Creating new pharmacy services at a large tertiary hospital

Mrs Estelle Jensen1, Ms Victoria Forrester1

1Queensland Health, Brisbane, Australia

Background: Pharmacists provide essential patient safety services and provide large financial benefits through medication management. The Princess Alexandra Hospital has created five trial senior (HP4) pharmacist positions over the last two years. These roles have arisen in areas without previous pharmacy services due to medication incidents, requests from nursing or medical staff for a clinical pharmacy service, and successful projects established at other sites. The new roles are: Perioperative, Security and Prisoners (“Security”), Transit Care Hub and Patient Flow (“Transit”), Ophthalmology Outpatient Clinic and Transplant Outpatient Clinic. Innovative pharmacist roles offer opportunities to improve services and expand pharmacy scope, but can be challenging to establish.

Method: When a new service was suggested, key stakeholders were engaged and reportable outcomes for the position were identified. Other sites with similar positions were also consulted. Stakeholder committees containing pharmacists, nurses and doctors were established to provide strategic direction for the role and to get initial business case funding. The successful candidates presented periodic progress reports to the stakeholder committee throughout the trial. Final reports were prepared and presented to the hospital’s Executive Committee midway and at completion of the trials. Business cases for permanent funding were submitted at the conclusion of the trial period.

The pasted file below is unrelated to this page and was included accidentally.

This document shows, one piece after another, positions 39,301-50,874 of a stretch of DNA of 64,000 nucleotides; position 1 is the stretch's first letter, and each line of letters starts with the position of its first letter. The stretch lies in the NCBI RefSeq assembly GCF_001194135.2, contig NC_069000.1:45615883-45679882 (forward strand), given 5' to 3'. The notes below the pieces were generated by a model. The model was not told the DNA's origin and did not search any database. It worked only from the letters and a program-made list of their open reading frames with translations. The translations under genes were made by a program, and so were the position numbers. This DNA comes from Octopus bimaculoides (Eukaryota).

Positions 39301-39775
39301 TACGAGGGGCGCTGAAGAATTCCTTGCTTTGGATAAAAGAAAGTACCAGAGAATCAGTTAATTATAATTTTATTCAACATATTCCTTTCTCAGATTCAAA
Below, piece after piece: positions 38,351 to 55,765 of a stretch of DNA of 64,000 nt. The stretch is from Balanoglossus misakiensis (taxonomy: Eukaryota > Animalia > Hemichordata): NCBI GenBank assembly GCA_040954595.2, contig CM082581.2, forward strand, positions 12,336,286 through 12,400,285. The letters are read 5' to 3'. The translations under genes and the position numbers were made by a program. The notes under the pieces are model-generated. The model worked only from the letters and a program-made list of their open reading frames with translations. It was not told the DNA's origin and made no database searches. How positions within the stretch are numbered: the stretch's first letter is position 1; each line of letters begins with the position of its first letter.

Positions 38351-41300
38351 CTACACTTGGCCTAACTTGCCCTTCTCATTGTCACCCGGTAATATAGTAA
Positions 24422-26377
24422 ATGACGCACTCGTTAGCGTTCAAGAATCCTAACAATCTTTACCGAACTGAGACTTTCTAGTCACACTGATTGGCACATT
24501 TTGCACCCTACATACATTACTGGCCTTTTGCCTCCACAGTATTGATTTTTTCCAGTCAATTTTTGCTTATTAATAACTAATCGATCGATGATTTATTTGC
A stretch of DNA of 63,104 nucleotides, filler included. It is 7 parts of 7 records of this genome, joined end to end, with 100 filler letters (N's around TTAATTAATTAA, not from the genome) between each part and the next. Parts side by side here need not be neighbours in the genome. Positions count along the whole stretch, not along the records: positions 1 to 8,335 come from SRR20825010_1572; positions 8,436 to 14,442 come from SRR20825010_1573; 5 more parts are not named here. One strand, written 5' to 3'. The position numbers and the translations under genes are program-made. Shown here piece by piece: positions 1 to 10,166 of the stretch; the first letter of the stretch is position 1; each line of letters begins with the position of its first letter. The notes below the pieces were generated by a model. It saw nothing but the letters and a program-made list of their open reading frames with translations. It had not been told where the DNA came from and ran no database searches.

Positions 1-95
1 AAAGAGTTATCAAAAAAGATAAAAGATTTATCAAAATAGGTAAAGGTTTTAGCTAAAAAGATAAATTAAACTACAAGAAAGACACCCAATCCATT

Results: Three of the roles have received permanent funding: Perioperative, Transit and Security. Annual cost savings that offset the expense of the position were demonstrated for the first two; $279,785 and $265,198 respectively. The Security role has improved safety for correctional patients, reduced readmissions and provided cost savings to the ward. The other two roles are still in trial periods.

Conclusion: Innovative pharmacist roles optimise patient safety outside of traditional inpatient wards and upskill the pharmacy workforce. Collaboration and strategic direction are imperative to the success of establishing these roles.


Biography: To be confirmed

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